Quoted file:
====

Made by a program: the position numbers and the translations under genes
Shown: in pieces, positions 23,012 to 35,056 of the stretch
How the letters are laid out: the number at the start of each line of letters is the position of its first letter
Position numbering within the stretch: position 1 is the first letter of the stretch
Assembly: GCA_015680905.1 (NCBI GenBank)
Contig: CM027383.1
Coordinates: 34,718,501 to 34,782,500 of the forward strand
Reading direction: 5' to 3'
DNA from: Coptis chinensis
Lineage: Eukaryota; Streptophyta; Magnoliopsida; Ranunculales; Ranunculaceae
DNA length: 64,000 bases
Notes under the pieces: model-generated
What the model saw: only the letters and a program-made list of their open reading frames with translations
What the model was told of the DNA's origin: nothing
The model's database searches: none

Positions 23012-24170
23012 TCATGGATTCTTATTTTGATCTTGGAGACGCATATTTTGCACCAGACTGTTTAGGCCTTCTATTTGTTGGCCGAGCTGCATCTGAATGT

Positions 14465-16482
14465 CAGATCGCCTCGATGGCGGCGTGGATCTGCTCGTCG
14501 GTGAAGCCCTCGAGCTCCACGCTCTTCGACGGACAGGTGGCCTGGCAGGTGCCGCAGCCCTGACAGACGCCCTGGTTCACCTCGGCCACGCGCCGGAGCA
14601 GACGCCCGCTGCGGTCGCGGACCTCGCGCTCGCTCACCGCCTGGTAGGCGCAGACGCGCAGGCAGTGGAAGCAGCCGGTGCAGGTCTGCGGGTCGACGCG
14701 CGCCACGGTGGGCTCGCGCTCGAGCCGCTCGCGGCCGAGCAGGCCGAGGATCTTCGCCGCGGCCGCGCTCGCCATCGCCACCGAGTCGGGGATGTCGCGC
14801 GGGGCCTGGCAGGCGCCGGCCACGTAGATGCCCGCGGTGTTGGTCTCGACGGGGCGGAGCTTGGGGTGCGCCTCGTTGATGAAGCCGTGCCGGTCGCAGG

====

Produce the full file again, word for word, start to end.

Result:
Made by a program: the position numbers and the translations under genes
Shown: in pieces, positions 23,012 to 35,056 of the stretch
How the letters are laid out: the number at the start of each line of letters is the position of its first letter
Position numbering within the stretch: position 1 is the first letter of the stretch
Assembly: GCA_015680905.1 (NCBI GenBank)
Contig: CM027383.1
Coordinates: 34,718,501 to 34,782,500 of the forward strand
Reading direction: 5' to 3'
DNA from: Coptis chinensis
Lineage: Eukaryota; Streptophyta; Magnoliopsida; Ranunculales; Ranunculaceae
DNA length: 64,000 bases
Notes under the pieces: model-generated
What the model saw: only the letters and a program-made list of their open reading frames with translations
What the model was told of the DNA's origin: nothing
The model's database searches: none

Positions 23012-24170
23012 TCATGGATTCTTATTTTGATCTTGGAGACGCATATTTTGCACCAGACTGTTTAGGCCTTCTATTTGTTGGCCGAGCTGCATCTGAATGT

Positions 14465-16482
14465 CAGATCGCCTCGATGGCGGCGTGGATCTGCTCGTCG
14501 GTGAAGCCCTCGAGCTCCACGCTCTTCGACGGACAGGTGGCCTGGCAGGTGCCGCAGCCCTGACAGACGCCCTGGTTCACCTCGGCCACGCGCCGGAGCA
14601 GACGCCCGCTGCGGTCGCGGACCTCGCGCTCGCTCACCGCCTGGTAGGCGCAGACGCGCAGGCAGTGGAAGCAGCCGGTGCAGGTCTGCGGGTCGACGCG
14701 CGCCACGGTGGGCTCGCGCTCGAGCCGCTCGCGGCCGAGCAGGCCGAGGATCTTCGCCGCGGCCGCGCTCGCCATCGCCACCGAGTCGGGGATGTCGCGC
14801 GGGGCCTGGCAGGCGCCGGCCACGTAGATGCCCGCGGTGTTGGTCTCGACGGGGCGGAGCTTGGGGTGCGCCTCGTTGATGAAGCCGTGCCGGTCGCAGG